1st Edition

The End of Compassion Children of Immigrants in the Age of Deportation

Edited By Alejandro Portes, Patricia Fernandez-Kelly Copyright 2021
    274 Pages
    by Routledge

    274 Pages
    by Routledge

    This book brings together the most recent and the most comprehensive collection of articles on a population at risk: the children of immigrants in the United States, especially those children whose parents came to the country without legal authorization.

    The end of compassion and the shift to temporary migration to source the labour needs of the American economy have brought in their wake a series of consequences, some of which were predictable and others unexpected. The chapters fully document the nature and implications of the enforcement initiatives implemented by the American government in recent years and their interaction with state policies and local contexts of reception. This collection provides an exhaustive testimony of the severe conditions faced by unauthorized migrant families and their children today and their repercussions in both countries of origin and those where they currently live.

    The End of Compassion will be of interest to researchers and academics studying migration in the United States and ethnic and racial studies, and to advanced students of sociology, public policy, law and political science. This book was originally published as a special issue of the journal Ethnic and Racial Studies.


    Introduction: Bifurcated immigration and the end of compassion

    Alejandro Portes

    1. Creating the exclusionist society: from the War on Poverty to the war on immigrants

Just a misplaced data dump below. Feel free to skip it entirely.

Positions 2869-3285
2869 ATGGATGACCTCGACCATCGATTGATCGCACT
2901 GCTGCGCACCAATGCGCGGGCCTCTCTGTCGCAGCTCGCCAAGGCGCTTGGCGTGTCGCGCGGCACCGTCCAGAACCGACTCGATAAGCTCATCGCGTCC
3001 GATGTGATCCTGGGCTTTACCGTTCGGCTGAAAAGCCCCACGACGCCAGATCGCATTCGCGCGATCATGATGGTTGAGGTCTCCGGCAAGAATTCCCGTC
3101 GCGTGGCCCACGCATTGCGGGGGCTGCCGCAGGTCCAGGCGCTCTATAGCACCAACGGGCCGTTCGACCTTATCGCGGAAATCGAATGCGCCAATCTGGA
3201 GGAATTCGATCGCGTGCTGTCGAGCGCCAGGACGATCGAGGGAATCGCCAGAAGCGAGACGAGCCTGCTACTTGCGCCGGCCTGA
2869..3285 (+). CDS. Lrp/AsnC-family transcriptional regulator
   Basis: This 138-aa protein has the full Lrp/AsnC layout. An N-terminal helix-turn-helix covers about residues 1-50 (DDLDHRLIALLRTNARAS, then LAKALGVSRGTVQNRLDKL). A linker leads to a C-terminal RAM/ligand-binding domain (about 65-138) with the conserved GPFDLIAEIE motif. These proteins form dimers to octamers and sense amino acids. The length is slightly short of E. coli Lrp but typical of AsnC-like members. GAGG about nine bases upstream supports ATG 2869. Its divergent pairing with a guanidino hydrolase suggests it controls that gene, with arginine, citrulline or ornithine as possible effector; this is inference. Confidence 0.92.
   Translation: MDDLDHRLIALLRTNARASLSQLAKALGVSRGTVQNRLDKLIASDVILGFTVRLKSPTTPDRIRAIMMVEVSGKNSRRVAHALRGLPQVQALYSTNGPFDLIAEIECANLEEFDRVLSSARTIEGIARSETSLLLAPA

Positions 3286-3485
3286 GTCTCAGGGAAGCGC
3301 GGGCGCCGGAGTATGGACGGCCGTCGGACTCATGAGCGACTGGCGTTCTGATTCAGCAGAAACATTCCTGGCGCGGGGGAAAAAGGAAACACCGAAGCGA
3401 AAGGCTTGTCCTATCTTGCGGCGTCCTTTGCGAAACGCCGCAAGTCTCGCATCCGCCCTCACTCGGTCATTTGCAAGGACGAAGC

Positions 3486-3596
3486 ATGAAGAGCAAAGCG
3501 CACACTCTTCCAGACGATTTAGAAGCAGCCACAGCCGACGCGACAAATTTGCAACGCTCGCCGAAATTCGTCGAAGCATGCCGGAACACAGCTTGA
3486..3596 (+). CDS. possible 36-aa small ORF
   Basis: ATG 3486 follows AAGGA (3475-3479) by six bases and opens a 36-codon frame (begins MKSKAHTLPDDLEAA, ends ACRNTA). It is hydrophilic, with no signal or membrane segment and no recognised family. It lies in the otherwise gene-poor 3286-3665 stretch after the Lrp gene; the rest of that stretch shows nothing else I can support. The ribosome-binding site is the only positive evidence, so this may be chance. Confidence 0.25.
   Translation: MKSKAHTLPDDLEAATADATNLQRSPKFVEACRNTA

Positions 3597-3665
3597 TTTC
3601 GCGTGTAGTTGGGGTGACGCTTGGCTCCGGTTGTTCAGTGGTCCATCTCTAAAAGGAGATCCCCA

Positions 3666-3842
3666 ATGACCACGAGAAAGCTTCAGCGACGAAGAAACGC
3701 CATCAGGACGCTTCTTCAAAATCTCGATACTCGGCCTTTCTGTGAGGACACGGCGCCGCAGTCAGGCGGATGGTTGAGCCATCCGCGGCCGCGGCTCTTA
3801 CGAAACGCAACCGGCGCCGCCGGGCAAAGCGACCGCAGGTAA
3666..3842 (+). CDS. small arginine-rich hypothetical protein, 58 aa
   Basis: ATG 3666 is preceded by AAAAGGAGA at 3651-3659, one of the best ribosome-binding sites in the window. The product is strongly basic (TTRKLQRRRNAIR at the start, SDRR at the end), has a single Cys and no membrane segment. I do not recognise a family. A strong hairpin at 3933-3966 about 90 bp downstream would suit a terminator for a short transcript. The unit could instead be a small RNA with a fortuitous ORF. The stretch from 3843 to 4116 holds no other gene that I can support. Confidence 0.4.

Douglas S. Massey

    2. The students we share: falling through the cracks on both sides of the US-Mexico border

    Patricia Gándara

    3. DACAmented in the age of deportation: navigating spaces of belonging and vulnerability in social and personal lives

    Roberto G. Gonzales, Kristina Brant and Benjamin Roth

    4. An imperfect realignment: the movement of children of immigrants and their families from the United States to Mexico

    Rubén Hernández-León, Víctor Zúñiga and Sarah M. Lakhani

    5. Hope turned sour: second-generation incorporation and mobility in U.S. new immigrant destinations

    Helen B. Marrow

    6. Integrating Hispanic immigrant youth: perspectives from white and black Americans in emerging Hispanic communities and schools

    Krista M. Perreira, Stephanie Potochnick and M. Priscilla Brietzke

    7. The value of reproduction: multiple livelihoods, cultural labor, and immigrants in Iowa and North Carolina

    David Griffith

    8. Infrastructures of repression and resistance: how Tennesseans respond to the immigration enforcement regime

    Meghan Conley and Jon Shefner

    9. The integration paradox: contrasting patterns in adaptation among immigrant children in Central New Jersey

    Patricia Fernández-Kelly

    10. Coming of age before the great expulsion: the story of the CILS-San Diego sample 25 years later

    Cynthia Feliciano and Rubén G. Rumbaut

    11. The changing U.S. Latinx immigrant population: demographic trends with implications for employment, schooling, and population Integration

    Richard Durán

    12. The model minority stereotype and the national identity question: the challenges facing Asian immigrants and their children

    Min Zhou and Carl L. Bankston III


    Alejandro Portes is Professor of Sociology (Emeritus) at Princeton University, USA, and Professor of Law and Sociology at the University of Miami, USA.

    Patricia Fernández-Kelly is Professor of Sociology and Director of the Centre for Migration and Development, Princeton University, USA.